For the majority of my school years, my physical training was in a big, loud, bright box full of people running on hamster wheels, using both free weights and machines, and looking at themselves – and each other – in all the glass and mirrors (which were everywhere). It can be fun to train like that, but I found I was focusing on everything except my body and whatever movement I was doing at the time.
As I got older, and grew into an outdoor/mountain athlete, my training took on the human powered sports of climbing, cycling, skiing, hiking, and running. These were all done outdoors, usually quietly, with an emphasis on form, function, movement, and skill development. For a long time I felt I could do one (inside, using equipment, with others) or the other (outside, skill or sport oriented, alone). It took years for me to merge these two into one but through my training in kettlebells and life coaching, I have been able to.
As a mountain athlete, and nature lover, I do most of my training outside, in the sun and wind, with no shoes and, usually, no shirt. This enables me to stack the hack(s) of natural light, grounding, training, meditation, fresh air, and being in nature by feeling the sun and wind and earth while focusing on what position I’m in; basking in the natural world, and building a skill without the distraction of music, clanking weights, traffic, and those aforementioned rows of humans on hamster wheels…
You may not have the luxury of training in the mountains, or even outside, but do the best where you are. Perhaps there’s a park, or just a parking lot. Find a space, remove your shoes if possible, breathe, and focus on your movement. These are the kinds of small, simple changes that will reap huge rewards.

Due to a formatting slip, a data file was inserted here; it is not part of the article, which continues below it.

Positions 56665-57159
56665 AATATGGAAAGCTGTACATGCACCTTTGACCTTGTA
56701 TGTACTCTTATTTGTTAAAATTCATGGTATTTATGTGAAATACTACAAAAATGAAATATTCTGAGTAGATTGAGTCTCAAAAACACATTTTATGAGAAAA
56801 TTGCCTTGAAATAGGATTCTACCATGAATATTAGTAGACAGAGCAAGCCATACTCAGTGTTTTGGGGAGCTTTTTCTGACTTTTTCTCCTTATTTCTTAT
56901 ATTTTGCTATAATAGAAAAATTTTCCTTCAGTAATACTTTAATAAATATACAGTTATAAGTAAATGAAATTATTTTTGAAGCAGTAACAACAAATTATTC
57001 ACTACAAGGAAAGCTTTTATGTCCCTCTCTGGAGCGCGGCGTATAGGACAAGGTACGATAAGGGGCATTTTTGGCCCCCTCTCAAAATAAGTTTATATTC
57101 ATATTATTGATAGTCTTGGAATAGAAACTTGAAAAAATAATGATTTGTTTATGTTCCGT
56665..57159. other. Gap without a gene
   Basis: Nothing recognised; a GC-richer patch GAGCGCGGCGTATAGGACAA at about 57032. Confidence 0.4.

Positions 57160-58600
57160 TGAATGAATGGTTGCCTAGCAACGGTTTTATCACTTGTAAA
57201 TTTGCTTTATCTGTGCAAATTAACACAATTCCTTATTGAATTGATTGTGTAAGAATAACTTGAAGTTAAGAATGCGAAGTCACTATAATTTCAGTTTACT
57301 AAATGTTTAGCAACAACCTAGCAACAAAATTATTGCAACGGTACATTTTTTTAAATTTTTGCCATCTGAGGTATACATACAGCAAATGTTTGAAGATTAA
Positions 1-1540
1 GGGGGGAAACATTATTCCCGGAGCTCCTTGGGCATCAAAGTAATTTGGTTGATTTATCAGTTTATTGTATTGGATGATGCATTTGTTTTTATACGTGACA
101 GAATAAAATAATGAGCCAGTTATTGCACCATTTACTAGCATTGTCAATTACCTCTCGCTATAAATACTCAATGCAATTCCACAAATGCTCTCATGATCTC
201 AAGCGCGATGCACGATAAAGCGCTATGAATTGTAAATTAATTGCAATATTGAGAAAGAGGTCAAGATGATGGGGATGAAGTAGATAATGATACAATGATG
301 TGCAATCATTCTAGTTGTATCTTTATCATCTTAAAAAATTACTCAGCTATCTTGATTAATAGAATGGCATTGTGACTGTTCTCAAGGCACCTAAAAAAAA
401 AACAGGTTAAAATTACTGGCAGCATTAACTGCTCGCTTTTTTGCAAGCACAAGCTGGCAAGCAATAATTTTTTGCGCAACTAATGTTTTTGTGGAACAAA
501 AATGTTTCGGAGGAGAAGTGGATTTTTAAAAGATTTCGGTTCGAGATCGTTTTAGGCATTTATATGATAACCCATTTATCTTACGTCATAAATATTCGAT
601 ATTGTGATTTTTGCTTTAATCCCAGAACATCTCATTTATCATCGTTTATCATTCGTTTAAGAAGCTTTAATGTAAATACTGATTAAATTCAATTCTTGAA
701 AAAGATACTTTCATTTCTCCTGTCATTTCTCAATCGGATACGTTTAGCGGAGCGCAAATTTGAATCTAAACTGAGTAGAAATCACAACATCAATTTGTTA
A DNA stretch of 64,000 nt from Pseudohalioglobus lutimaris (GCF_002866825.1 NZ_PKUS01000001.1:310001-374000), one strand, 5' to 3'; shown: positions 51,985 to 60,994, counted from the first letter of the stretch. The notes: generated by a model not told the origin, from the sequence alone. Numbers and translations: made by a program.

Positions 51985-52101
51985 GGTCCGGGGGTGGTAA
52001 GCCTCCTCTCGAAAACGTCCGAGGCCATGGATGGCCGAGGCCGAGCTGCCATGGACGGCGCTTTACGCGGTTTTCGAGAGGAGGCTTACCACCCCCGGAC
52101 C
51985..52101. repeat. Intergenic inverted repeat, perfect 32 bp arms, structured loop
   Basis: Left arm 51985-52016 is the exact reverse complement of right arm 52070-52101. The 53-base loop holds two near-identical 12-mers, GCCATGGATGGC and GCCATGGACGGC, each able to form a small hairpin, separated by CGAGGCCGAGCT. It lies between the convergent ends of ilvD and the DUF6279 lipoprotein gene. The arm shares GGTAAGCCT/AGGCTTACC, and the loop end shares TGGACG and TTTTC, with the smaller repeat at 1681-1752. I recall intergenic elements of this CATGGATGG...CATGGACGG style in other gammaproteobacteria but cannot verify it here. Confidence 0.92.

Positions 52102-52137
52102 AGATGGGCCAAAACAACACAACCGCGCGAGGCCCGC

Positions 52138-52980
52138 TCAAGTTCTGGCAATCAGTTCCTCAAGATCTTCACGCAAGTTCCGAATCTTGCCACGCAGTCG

At first, you may find the absence of music, background noise, a training partner, or all those pretty bodies in the mirrors is hard. You may find your thoughts and emotions of what you can, or can’t do, bubble up. Good. Focus on those voices in your head, get in touch with your thoughts and feelings, listen to your self talk. Part of focusing isn’t just on the exercise or movement you’re doing in the moment, it’s the perspective you bring with you to everything you do.
My Lesson Learned
Through small changes, like training barefoot to focus on my connection to the ground, I learned how to remove the aid of the shoe holding me in position, and learned how to make the best position for myself. While this is just one example, I have found the carryover of focusing on what I’m doing, rather than multitasking, doesn’t just work in my training (regardless of whether it is inside or out). Spending time with my spouse, working, studying, creating, focusing on what I’m doing, and not having ten things going on at once, enables me to have a much higher output – even if it’s on less things.
If you are used to playing music, talking with others, or watching a screen, it may be hard at first. Learn to quiet your mind and be present. You’ll be amazed what some focus on what you are doing can do! It may sound silly but, how often are we not doing that? When you’re driving, are you drinking coffee, eating a sandwich, talking on the phone, interacting with your navigation, and finding a song on the radio all at once? Which thing are you doing? Put simply:
Do what you’re doing.
Then do something else.
I am a Climber, Creator, and Coach, and specialize in teaching people how to Think Better and Move Better so they can Live Better. I also Mentor creatives in how to get their art (movies, books, podcasts, or other) out into the world. If you would like to learn more, please contact me.